Nutrition Label Reading 101

Nutrition Label Reading 101Sometimes it can be hard to understand the overabundance of information put on a nutrition label, but it is important to understand what you are eating because that is one of the vital steps to eating healthy. To help get you prepared for understanding all the gobbledygook on a nutrition label we have put together a guide to all of the sections of a label to get you proficient in knowing exactly what you’re eating.

Serving Size
Knowing a serving size is important to making sure that you don’t over eat on accident, so take a look before you serve up a portion of the food. The serving size is important because it tells you how much you can eat and informs you about how much of the other nutritional information is in that serving of food.

Percentage of Daily Value
The percentage of daily value is always set on an average caloric intake of 2,000 calories a day (this is right for a fairly sedate man, but for an active man or teen the norm is about 2,500 calories.) All of the information on the label is based upon this formula, so keep this in mind.

Fats
The nutrition label will divide up the fat section into four parts: saturated, polyunsaturated, monounsaturated and trans fats. It is important to know what fats are in the food you are eating and especially how much of the saturated and trans fats are in the food as they are bad for your health in large amounts. Also, fat-free or low-fat foods doesn’t mean healthy, often these types of food have more sugar added to make up for the less “fat” in the food.

Cholesterol
This type of ingredient is only found in animal products as it is a mainstay of mammal biology. The advised daily intake of cholesterol is about 300 milligrams or less for an adults as too much can raise your own cholesterol and put your at risk for heart disease.

Sodium
It is recommended that adults only have about 2,300 milligrams of sodium a day as more than that can raise your blood pressure.

Potassium
For adult it is advised that you get about 4,300 milligrams of potassium a day as it can help lower blood pressure and help the body function better. If you don’t get enough of it, it can lead to an irregular heartbeat, leaving you at risk for serious medical issues.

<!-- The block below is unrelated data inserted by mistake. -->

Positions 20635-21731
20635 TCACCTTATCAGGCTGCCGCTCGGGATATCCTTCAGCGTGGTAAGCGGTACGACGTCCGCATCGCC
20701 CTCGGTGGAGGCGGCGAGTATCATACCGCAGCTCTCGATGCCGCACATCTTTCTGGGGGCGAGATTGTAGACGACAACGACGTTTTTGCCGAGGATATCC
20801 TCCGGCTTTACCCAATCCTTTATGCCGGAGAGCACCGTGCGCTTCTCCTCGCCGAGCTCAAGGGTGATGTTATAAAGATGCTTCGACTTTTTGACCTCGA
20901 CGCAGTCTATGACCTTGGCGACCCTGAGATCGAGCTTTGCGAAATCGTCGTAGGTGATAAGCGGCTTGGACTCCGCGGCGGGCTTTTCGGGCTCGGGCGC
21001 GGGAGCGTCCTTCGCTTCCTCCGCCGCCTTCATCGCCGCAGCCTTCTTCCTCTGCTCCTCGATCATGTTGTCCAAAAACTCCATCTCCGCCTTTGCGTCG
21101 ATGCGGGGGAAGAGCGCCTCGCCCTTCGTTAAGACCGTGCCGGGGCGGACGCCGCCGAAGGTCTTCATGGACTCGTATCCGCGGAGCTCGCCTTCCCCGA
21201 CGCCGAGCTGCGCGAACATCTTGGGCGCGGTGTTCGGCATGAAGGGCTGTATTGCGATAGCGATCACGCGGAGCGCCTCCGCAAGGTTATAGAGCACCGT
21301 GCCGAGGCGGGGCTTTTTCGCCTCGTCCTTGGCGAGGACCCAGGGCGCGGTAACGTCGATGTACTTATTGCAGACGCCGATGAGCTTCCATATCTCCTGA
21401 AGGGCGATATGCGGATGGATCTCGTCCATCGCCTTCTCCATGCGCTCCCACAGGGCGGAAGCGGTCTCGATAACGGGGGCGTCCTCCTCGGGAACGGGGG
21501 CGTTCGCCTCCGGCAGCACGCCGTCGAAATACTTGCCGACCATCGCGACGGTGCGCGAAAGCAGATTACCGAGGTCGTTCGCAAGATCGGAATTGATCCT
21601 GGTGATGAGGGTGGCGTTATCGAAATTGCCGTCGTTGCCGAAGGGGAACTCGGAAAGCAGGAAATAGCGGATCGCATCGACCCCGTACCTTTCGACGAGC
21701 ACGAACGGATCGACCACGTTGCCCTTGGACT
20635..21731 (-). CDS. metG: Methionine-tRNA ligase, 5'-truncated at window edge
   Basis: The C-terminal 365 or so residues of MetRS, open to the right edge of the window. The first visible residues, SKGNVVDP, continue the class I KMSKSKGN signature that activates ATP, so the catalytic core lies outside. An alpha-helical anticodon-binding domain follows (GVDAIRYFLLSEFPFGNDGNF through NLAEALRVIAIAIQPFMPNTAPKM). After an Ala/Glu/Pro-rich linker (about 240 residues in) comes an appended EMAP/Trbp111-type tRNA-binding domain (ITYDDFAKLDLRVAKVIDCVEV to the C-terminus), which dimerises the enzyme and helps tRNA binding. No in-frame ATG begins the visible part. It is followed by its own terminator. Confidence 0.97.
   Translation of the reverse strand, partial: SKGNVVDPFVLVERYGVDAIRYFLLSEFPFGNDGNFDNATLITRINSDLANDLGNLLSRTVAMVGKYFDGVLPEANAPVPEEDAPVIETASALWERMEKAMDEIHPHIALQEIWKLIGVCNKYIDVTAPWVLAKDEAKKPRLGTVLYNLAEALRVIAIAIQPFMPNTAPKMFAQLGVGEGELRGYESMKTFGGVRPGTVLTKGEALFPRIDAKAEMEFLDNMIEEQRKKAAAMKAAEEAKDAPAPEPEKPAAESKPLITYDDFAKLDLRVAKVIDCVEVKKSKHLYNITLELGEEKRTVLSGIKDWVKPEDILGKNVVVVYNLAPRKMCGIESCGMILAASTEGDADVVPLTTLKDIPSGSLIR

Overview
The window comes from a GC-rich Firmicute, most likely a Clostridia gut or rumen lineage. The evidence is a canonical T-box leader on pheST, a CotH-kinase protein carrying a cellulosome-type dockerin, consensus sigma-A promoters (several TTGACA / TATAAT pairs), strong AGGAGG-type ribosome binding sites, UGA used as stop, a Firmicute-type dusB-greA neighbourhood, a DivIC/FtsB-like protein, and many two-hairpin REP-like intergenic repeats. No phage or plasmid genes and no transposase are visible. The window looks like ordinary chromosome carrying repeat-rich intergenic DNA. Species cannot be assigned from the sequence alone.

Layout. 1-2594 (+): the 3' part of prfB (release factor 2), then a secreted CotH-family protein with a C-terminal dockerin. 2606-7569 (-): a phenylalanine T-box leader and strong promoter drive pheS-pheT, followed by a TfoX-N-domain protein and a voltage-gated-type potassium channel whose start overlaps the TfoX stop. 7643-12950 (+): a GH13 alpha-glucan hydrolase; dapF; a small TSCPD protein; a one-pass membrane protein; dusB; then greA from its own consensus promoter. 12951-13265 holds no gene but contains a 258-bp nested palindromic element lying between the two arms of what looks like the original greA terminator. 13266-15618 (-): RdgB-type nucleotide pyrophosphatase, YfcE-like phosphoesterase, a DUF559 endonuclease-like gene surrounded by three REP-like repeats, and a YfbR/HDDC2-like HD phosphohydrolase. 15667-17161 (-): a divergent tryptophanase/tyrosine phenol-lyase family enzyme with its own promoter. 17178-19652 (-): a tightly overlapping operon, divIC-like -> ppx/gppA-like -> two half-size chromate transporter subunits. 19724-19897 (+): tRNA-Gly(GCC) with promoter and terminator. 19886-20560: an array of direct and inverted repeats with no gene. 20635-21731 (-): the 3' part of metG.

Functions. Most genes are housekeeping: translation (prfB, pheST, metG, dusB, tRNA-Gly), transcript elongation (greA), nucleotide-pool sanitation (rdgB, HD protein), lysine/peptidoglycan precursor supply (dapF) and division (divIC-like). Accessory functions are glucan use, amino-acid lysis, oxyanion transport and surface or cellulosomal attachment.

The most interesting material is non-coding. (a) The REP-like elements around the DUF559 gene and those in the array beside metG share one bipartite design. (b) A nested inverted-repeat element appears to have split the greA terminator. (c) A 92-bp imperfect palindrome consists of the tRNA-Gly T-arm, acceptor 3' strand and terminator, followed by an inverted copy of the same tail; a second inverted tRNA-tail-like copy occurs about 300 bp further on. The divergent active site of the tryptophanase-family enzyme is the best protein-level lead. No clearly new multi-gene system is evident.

Total Carbohydrates
This section is divided up into many sections based upon which types of carbohydrates are included in the food. Because of varying different ingredients and carbohydrates it is most important to pay attention to the sugar and fiber content and take it into consideration with your percentage of daily value.

Dietary Fiber
The recommendation for daily intake is between 21-35 grams a day, though most do not reach this. Try to find foods that are high in fiber with 3 grams or more a serving. The nutrition label might include whether or not the fiber is soluble or insoluble; soluble fiber are good for lowering cholesterol while insoluble fiber is good for your digestive tract and for bowel disorders.

Protein
It is recommended that you get .45 grams of protein for every pound that you weight (for a two hundred pound man that is 90 grams a day).

Vitamins and Minerals
This is a listing of what vitamins and minerals are included in the food and the amount based upon a 2,000 caloric intake a day. It is important to pay attention to iron, calcium, vitamin C and vitamin E.

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